Coun. Fred Redekop, who is also seeking re-election, agreed with McMillan’s statements. Coun. Larry Shantz remained quiet throughout the discussion.
Council eventually moved forward with a direction to staff to explore the idea of implementing a rainbow crosswalk in Elmira and other nearby communities.
Several members of the community took to social media, including Reddit, to share their reaction to Martin’s comments.
Some posts said: “I’m embarrassed that this guy is a representative of the community I live in,” and, “On the plus side, the other councillors rejected his nonsense.”
Andrew Jacob Rinehart, a member of the LGBTQ2s+ community in Waterloo, saw the post online and described some of the language used by the councillor as “inhumane” and “violent.”
“I was physically shaken that this sort of discourse is happening in a formal meeting, in a formal procedure, the explicitness of it.”
Rinehart suggested the councillor’s comments single out a specific community, “explicitly stating we’re not welcome.” He said Martin should not have been allowed to continue speaking.
“I believe there was too much room given to ‘we’re all allowed to express our opinions freely here.’ It should’ve been: ‘This is unacceptable language, this is against our Code of Conduct. This is against what we stand for and this will not be allowed to continue’,” he said.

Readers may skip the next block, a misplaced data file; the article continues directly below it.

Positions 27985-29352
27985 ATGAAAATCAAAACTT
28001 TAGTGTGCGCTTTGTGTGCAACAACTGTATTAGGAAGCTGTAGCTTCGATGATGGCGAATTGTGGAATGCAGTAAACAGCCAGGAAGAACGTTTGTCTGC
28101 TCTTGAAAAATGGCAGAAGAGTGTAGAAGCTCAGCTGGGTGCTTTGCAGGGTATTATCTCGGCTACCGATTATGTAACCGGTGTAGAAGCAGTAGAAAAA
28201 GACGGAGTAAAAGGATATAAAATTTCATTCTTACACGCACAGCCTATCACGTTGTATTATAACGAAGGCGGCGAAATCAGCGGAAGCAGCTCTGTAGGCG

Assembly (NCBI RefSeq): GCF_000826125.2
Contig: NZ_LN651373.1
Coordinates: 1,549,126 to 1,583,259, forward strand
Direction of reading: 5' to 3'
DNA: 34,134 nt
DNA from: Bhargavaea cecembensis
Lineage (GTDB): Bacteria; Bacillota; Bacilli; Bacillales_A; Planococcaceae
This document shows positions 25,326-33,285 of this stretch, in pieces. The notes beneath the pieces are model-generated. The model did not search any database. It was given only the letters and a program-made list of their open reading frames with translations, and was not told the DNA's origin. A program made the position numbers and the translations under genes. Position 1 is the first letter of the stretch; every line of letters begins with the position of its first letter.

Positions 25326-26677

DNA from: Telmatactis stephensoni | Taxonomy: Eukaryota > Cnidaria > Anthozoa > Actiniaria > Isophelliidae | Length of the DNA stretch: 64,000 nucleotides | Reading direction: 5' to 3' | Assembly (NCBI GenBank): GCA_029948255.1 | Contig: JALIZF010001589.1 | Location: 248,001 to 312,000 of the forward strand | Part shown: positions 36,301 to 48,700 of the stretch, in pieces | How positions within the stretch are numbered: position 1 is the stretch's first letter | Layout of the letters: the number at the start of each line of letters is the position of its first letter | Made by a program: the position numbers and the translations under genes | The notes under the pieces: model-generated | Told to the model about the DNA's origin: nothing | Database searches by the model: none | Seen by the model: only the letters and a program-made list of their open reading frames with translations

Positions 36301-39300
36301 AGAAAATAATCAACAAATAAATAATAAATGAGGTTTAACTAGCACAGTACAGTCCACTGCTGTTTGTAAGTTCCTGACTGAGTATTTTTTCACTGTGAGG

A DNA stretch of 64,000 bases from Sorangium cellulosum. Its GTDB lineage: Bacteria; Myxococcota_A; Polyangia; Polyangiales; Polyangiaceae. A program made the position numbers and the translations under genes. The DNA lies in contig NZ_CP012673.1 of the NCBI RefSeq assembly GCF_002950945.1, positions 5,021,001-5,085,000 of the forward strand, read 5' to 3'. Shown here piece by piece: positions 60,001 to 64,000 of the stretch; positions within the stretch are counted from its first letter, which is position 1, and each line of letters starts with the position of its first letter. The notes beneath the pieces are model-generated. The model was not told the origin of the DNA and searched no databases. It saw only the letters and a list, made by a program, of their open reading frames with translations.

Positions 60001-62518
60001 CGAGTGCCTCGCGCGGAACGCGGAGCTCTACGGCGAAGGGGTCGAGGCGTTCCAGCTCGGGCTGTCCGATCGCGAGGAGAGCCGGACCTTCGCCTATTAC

On Tuesday evening, Shantz issued a public apology, saying she regretted not stopping the comments from Martin.
“I have listened to the comments received from the community and I have taken time to speak and apologize to those who have been harmed by these comments. Again, I apologize and regret my actions from last night and want to reassure our community that we are a safe, diverse, inclusive, accepting and welcoming community,” Shantz said in the emailed statement.
Violating code of conduct
Merlihan told CBC News the right thing to do was for the mayor to have stopped the councillor from continuing.
“She could have cited the municipality’s Code of Conduct, our meeting Procedural Bylaw, as well as the Ontario Human Rights code as all of those policies govern how we conduct ourselves in public,” said Merlihan.
He said he believes Martin violated the discreditable conduct section of the Code of Conduct.
The township’s discreditable conduct harassment clause outlines behaviour that is directed at or is offensive to another person “on the grounds of race, ancestry, place of origin, colour, ethnic origin, citizenship, Code of Conduct (Council, Committees of Council, Local Boards) creed, sex, age, disability, sexual orientation, marital status, or family status and any other grounds identified under the Ontario Human Rights Code.”
Merlihan said formal complaints to the integrity commissioner cannot be accepted between Aug. 19 and Oct. 24 because of the municipal election.
“I have been advising residents to send complaints to the clerk. I have had additional queries to the clerk from requests from residents regarding Ontario Human Rights Code violations.
“I will connect with any community members impacted by the events of this meeting if that helps. Again, I’m sorry this happened,” he added.
A spokesperson with Woolwich Township confirmed Martin was the subject of three integrity commissioner investigations last year. A request for comment from Martin was not received in time for publication.